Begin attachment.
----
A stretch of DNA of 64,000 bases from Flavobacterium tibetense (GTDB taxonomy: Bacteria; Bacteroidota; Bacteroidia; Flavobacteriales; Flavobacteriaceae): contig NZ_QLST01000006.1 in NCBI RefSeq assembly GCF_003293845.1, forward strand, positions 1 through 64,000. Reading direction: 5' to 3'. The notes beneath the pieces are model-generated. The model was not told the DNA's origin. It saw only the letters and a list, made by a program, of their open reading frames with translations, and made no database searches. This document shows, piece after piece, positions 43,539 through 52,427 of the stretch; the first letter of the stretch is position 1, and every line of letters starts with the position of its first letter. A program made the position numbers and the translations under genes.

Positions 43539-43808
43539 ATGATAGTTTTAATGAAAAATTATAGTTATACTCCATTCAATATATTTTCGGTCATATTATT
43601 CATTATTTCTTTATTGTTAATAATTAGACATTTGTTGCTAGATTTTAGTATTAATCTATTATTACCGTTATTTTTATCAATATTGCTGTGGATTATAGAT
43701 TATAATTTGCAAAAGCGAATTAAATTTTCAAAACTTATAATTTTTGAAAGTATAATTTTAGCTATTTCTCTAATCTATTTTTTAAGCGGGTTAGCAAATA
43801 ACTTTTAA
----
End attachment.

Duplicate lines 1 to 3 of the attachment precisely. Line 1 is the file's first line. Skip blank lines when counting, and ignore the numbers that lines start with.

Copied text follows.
A stretch of DNA of 64,000 bases from Flavobacterium tibetense (GTDB taxonomy: Bacteria; Bacteroidota; Bacteroidia; Flavobacteriales; Flavobacteriaceae): contig NZ_QLST01000006.1 in NCBI RefSeq assembly GCF_003293845.1, forward strand, positions 1 through 64,000. Reading direction: 5' to 3'. The notes beneath the pieces are model-generated. The model was not told the DNA's origin. It saw only the letters and a list, made by a program, of their open reading frames with translations, and made no database searches. This document shows, piece after piece, positions 43,539 through 52,427 of the stretch; the first letter of the stretch is position 1, and every line of letters starts with the position of its first letter. A program made the position numbers and the translations under genes.

Positions 43539-43808
43539 ATGATAGTTTTAATGAAAAATTATAGTTATACTCCATTCAATATATTTTCGGTCATATTATT